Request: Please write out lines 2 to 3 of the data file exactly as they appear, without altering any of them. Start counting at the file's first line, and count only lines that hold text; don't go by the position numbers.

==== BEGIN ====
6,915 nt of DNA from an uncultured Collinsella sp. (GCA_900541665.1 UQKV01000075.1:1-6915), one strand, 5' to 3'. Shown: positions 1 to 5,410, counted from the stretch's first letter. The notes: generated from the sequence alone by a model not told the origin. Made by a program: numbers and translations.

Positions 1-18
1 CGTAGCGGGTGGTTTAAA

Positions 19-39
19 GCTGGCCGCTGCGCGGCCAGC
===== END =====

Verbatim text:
Positions 1-18
1 CGTAGCGGGTGGTTTAAA